A food prepared by mixing chocolate liquor or cocoa powder with milk ingredients and sometimes a sweetener, such as sugar.
Small legumes that can be eaten in many different ways, such as roasted, salted or plain. Peanuts can also be ground into peanut butter.
The term “sugar” can be used to either refer specifically to sucrose or it can be used generally to refer to all simple sugars (lactose, glucose, fructose, galactose, sucrose, etc.).
A simple sugar obtained most often from corn, but can be obtained from other sources as well, such as wheat, sorghum, and tapioca. Also known as glucose.
Starch derived from corn, used as a thickener.
A natural flavor enhancer and preservative. Also known as table salt or sodium chloride.
Cocoa powder that has been treated with alkalizing agents to reduce the bitter flavor, resulting in a milder tasting cocoa when compared to cocoa powder. Also known as Dutched Cocoa.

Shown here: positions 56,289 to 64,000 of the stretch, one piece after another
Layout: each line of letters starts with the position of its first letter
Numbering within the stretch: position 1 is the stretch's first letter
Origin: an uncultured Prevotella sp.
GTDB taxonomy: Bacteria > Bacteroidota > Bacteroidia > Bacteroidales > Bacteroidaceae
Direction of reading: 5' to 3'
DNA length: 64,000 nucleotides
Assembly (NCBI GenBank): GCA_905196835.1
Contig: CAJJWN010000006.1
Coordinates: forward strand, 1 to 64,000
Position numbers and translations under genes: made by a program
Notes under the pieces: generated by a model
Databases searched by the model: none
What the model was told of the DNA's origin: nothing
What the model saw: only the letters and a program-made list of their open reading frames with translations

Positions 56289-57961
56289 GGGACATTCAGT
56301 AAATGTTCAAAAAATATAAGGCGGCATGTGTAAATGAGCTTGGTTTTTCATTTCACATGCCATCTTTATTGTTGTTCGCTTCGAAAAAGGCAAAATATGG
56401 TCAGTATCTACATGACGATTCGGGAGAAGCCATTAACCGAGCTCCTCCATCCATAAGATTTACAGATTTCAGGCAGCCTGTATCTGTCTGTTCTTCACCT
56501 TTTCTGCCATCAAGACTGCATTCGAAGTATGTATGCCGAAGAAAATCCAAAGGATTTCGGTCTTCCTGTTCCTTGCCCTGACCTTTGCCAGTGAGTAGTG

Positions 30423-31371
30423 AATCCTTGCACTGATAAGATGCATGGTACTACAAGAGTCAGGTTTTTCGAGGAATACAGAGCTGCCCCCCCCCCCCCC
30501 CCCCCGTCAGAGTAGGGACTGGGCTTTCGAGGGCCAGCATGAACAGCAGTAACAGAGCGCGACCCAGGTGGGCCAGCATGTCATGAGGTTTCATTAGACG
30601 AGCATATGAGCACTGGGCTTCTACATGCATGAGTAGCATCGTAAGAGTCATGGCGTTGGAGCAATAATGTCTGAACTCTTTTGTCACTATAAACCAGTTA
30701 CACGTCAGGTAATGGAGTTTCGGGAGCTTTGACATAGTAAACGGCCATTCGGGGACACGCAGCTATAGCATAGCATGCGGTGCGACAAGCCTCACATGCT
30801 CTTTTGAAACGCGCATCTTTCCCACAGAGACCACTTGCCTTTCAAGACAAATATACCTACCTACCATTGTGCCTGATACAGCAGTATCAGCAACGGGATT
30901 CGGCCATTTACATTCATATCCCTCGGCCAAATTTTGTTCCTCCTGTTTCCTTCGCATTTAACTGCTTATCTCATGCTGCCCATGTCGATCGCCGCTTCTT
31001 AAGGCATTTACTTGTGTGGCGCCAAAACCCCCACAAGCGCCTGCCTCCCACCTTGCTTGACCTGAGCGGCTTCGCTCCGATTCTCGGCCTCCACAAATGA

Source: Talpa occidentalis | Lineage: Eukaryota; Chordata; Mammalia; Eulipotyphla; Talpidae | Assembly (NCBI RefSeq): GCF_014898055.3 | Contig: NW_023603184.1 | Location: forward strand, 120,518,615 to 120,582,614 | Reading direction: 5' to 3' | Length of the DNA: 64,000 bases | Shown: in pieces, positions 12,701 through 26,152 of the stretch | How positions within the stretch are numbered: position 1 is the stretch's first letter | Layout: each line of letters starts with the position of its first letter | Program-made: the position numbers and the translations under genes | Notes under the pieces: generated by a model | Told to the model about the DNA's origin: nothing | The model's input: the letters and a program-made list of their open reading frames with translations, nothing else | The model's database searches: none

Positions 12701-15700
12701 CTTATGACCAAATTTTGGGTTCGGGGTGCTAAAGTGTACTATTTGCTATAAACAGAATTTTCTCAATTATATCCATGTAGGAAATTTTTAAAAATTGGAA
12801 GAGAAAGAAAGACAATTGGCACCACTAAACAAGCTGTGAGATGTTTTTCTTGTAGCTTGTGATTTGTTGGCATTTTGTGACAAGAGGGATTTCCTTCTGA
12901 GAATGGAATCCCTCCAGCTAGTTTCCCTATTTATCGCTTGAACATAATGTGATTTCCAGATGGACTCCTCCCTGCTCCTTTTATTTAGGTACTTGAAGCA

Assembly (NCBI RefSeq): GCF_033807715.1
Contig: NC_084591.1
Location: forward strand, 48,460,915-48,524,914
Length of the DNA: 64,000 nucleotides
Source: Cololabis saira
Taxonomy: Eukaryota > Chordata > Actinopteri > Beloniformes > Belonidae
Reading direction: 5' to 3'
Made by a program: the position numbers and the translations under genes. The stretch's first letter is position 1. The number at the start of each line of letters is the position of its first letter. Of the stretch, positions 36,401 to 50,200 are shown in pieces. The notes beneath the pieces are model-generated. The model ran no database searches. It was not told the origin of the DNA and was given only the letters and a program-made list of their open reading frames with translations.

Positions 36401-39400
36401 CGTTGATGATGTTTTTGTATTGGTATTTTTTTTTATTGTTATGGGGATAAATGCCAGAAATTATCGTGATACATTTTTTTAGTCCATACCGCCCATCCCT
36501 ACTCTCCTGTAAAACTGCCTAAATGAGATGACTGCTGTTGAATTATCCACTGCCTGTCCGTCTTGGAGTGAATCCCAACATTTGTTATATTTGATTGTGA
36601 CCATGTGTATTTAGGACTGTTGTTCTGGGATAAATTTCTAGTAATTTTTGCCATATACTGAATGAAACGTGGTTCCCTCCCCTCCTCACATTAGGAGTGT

Oils that are derived from plants such as soybean, sunflower and safflower.
Starch derived from corn that has been modified with a permitted starch-modifying agent. Used as a thickener.
A liquid sweetener with a sweetness level similar to table sugar. HFCS is produced from corn through the enzymatic conversion of glucose into fructose. Also called glucose/fructose in Canada or abbreviated as HFCS. The most commonly used form of HFCS is nearly identical to the composition of table sugar.
A substance found in the oil component of certain plants and eggs that acts as an emulsifier, to prevent ingredients from separating. Sources of lecithin include soy (soya), rice, sunflower, and eggs.
A food additive that adds or enhances the flavor of food and drinks and is made from components obtained by chemical synthesis.